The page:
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The City of Agra: Home of the Taj Mahal

Journey to India, Nepal, Singapore, Malaysia, Thailand, Australia and United Arab Emirates (UAE) series

By Armando F Sanchez
Published on LatinoLA: December 14, 2015


The City of Agra: Home of the Taj Mahal


As we were entering the city of Agra we noticed the crowded housing and living conditions. This is the first time we saw the drainage of gray water from homes and business run through small channels below the sidewalk. In many areas the cement sidewalk panels were broken or missing, which allowed the drain water to collect in small pools along the sides of the narrow streets. The scent of the stale waters did not reach us since we were in an air conditioned bus. The smells of stagnant waters must get strong during the summer months since the temperatures here can reach up to 118 degrees.

As were twisted and turned our way into the city we started to see a line of vehicles and trailers adorned with colorful flowers. People were walking behind the vehicles and children and older women rode on the open trucks and trailers. There was a long line of vehicles with portable loudspeakers and people chanting and dancing as they were parading and taking a small statue of their particular deity toward the wide and highly polluted Yamuna River. It flows through the middle of the city. The Yamura is part of the seven major Indian rivers considered sacred by the 850 million Hindus in the country-80% of the nation's population.

Mass quantity of municipal and industrial waste flow each day into them and trash can be seen along the banks. One can also see people bathing and fishing in the river. The river is also used to wash clothing and sheets. It's understandable why India has a major problem providing clean water for its growing population.

Religious groups are continuously coming from different regions of the nation to honor their deity and carrying them into the river and bathe themselves as part of their religious ceremony. Hindu scriptures state that there are 330 million deities. Given the very high number of deities that are worshipped, there was a long procession of vehicles and people waiting their turn to approach and walk a representation of their deity into the river.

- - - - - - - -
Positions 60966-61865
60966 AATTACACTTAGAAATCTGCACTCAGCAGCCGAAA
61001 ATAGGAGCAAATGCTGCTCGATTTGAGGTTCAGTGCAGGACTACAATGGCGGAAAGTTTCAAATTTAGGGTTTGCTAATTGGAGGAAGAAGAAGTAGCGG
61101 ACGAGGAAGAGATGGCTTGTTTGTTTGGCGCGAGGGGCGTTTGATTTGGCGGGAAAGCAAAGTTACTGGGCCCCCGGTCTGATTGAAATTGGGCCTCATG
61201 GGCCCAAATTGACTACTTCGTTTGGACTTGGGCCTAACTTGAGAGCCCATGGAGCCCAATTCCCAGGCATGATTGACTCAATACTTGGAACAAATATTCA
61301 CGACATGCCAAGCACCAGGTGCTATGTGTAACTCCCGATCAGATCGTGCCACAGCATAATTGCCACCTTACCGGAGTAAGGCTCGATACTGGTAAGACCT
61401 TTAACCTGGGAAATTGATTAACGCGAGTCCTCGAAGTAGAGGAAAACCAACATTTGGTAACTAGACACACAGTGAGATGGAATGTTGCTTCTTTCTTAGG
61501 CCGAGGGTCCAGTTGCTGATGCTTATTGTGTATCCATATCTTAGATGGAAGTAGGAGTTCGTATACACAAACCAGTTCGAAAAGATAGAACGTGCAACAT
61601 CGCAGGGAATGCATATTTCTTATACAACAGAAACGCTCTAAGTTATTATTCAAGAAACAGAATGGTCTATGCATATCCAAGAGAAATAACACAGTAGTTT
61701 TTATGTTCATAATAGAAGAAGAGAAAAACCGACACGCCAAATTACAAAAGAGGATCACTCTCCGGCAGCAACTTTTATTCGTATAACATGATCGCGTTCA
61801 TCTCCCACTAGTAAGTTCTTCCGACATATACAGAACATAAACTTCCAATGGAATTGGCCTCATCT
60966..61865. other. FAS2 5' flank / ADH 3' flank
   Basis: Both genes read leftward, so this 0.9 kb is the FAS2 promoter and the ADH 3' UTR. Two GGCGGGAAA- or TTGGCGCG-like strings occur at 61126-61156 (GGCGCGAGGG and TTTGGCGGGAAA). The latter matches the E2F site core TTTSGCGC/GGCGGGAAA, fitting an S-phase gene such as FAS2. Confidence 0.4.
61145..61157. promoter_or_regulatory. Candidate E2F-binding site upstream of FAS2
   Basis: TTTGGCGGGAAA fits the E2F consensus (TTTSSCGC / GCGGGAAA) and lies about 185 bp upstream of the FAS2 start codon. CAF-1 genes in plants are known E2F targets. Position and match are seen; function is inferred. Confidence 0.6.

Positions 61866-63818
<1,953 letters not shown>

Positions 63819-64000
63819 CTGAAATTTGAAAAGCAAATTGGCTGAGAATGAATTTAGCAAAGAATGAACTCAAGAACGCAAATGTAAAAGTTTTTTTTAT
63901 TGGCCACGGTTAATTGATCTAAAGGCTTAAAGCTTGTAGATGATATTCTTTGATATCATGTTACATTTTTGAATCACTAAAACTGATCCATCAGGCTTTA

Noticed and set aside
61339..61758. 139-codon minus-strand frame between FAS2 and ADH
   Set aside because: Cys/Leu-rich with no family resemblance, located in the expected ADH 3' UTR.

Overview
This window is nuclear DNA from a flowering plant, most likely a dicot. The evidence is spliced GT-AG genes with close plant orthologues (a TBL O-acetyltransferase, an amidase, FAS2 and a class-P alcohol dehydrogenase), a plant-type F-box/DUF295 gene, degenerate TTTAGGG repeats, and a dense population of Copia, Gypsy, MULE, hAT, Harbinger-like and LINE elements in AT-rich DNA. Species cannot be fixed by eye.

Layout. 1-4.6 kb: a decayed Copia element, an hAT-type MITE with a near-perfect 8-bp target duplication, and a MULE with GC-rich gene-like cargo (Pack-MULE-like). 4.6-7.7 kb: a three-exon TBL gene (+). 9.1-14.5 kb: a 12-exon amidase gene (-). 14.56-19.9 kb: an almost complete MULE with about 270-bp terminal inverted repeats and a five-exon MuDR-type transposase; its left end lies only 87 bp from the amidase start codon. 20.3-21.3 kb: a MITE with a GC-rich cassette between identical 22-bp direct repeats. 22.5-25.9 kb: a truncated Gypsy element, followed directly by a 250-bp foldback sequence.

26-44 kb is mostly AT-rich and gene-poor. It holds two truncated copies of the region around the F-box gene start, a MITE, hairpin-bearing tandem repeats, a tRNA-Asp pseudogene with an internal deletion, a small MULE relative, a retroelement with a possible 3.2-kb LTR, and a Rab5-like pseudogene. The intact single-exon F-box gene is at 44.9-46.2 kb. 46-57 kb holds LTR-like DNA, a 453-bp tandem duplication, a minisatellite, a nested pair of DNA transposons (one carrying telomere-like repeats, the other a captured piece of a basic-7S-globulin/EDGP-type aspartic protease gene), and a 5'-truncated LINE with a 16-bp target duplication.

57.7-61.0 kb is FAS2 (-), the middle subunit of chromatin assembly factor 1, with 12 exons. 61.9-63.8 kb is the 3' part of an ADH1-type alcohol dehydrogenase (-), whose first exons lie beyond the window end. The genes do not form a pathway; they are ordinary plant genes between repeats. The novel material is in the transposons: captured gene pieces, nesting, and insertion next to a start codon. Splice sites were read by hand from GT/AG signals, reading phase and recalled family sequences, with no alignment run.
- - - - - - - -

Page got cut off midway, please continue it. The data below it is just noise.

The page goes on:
The streets are cramped and the number of persons waiting their turn adds to the highly active and noisy surroundings. Worshipers can be seen covering themselves with brightly colored powder. Purple, orange and yellow seem to be popular colors they use to cover themselves.

The day's schedule was to cross the river and visit the Tomb of I'timd-ud-Daulah. It's also referred to as the Baby Taj. It's a mausoleum that served as an architectural model for the construction of the Taj Mahal. The Taj is also a mausoleum built by the Mughal emperor to honor his wife, one of three, when she died during childbirth of their 14th child.

On this day we would only see the Taj Mahal during sunset from the opposite side of the river. Part of our tour was to receive an on-site presentation on the current archeological findings on where were were standing that suggested that there may have been plans to build a second Taj on this specific land site we were on made of black marble. There is still debate about this plan to build it, but had it been built, I imagine that the pair would have been a magnificent sight.

We admired the Taj as it rested on the southern side of the river and from here it was a beautiful site.

We returned to our hotel in the evening and we were anxious to visit and walk around and in the Taj Mahal early in the morning.

About Armando F Sanchez:
Armando F Sanchez is a consultant on global markets, speaker, writer, and world traveler. He is the CEO of Armando F Sanchez Global Business Consulting. He also heads a media company that produces global web cast and podcast programming.
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